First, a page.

**IV.13 Turbulence and time evolution of financial data**

In 1996 Ghashghaie et al[114] compared financial data with those obtained from turbulent behavior and showed very similar behaviors when appropriate scalings are used. Ramos et al[115] have recently shown that all these data can be satisfactorily fitted with the functional form which emerges from the present formalism. Olsen and Associates data containing bid-ask quotes for US dollar-German mark exchange rates (1,472,241 records) are presented in Fig. 14 (probability density *P*_{Dt}(Dp) of price changes; Dp = p(*t*)-p(*t*+D*t*) with D*t* = 640*s*, 5120*s*, 40960*s*, 163840*s* from top to bottom in the figure). The turbulent flow data[116] are presented in Fig. 15 (probability density *P*_{Dr}(D*v*) of velocity differences; D*v* = *v*( *r*)-*v*(*r*+ D*r*) for spatial scale delays D*r* = 3.3h, 18.5h, 138 h, 325 h from top to bottom in the figure, where h is the Kolmogorov scale, i.e., the critical limit for occurence of viscous dissipation). All these data exhibit a slight left-right assymmetry, which has been taken into account by Ramos et al: they used the same *q* for both sides but different widths. Needless to say that specific models leading to these fitting functions are very welcome.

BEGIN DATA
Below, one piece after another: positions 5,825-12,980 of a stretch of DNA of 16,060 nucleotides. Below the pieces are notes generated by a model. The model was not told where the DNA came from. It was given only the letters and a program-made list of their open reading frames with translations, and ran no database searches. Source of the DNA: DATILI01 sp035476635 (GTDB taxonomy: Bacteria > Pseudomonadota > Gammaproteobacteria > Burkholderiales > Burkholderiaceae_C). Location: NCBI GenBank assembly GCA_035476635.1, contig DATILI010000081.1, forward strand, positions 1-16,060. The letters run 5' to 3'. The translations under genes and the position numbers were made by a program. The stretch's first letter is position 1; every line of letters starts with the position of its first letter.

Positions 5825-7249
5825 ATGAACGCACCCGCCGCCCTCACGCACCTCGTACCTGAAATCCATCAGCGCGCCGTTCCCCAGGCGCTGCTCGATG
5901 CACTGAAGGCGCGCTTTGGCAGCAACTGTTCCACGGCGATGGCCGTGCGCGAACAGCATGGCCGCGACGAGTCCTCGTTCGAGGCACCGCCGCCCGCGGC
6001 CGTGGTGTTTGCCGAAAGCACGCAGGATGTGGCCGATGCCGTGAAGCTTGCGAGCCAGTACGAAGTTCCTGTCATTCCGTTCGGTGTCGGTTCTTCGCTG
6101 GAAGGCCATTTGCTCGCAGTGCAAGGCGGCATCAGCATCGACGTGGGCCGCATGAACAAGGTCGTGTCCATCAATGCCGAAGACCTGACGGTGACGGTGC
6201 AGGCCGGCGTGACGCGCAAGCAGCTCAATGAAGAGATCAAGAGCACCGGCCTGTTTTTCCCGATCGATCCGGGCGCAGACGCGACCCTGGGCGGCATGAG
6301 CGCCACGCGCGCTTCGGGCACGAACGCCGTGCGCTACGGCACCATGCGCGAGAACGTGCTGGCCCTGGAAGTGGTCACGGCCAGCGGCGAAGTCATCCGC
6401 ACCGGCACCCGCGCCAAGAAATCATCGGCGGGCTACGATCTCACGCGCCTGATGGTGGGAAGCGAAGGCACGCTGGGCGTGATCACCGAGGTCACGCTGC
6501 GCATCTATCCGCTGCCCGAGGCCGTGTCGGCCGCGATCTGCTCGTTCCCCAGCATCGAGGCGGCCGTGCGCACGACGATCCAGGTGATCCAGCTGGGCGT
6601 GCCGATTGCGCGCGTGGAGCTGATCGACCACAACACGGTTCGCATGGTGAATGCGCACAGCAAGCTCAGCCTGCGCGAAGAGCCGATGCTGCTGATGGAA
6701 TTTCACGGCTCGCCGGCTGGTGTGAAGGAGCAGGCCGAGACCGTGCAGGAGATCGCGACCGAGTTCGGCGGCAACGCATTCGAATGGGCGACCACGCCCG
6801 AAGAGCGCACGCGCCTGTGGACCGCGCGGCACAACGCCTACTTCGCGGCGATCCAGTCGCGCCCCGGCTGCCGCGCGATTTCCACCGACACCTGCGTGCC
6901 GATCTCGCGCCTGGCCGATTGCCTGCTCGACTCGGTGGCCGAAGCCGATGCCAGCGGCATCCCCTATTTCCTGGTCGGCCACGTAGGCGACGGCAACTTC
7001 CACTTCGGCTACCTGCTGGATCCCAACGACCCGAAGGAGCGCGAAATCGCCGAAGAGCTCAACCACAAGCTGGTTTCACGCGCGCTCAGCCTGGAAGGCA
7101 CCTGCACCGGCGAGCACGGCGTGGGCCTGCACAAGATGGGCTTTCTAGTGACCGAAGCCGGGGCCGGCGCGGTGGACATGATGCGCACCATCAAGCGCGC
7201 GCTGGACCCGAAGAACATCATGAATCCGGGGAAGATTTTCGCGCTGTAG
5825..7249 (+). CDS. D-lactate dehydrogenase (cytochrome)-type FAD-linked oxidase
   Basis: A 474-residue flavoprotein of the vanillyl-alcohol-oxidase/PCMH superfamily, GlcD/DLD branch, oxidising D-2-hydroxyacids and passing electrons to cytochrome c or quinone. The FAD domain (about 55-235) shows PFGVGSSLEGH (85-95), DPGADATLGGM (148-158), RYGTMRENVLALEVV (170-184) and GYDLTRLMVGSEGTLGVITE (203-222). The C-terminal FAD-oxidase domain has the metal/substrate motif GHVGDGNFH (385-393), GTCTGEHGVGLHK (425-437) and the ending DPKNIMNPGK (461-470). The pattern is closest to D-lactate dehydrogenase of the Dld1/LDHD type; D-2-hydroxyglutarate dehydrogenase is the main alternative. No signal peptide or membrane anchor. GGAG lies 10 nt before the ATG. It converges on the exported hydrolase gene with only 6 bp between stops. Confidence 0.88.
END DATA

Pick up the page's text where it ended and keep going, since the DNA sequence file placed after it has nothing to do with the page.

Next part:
Figure 14. Distributions of price changes for US dollar-German mark exchange rates and fittings using assymetric q-distributions (see the text).

Figure 15. Distributions of velocity differences and fitting using assymetric

q-distributions (see the text).

**V Computational evidences and connections**

**V.1 Thermalization of a hot gas penetrating in a cold gas**

In 1991, Waldeer and Urbassek[117] made, assuming *d* = 3 Newtonian mechanics, a computational simulation in which a certain amount of high energy particles penetrate into a cold gas and are thermalized through the interactions between molecules. The cold gas is initially put at BG thermal equilibrium at temperature *T _{C}*. The high energy particles at time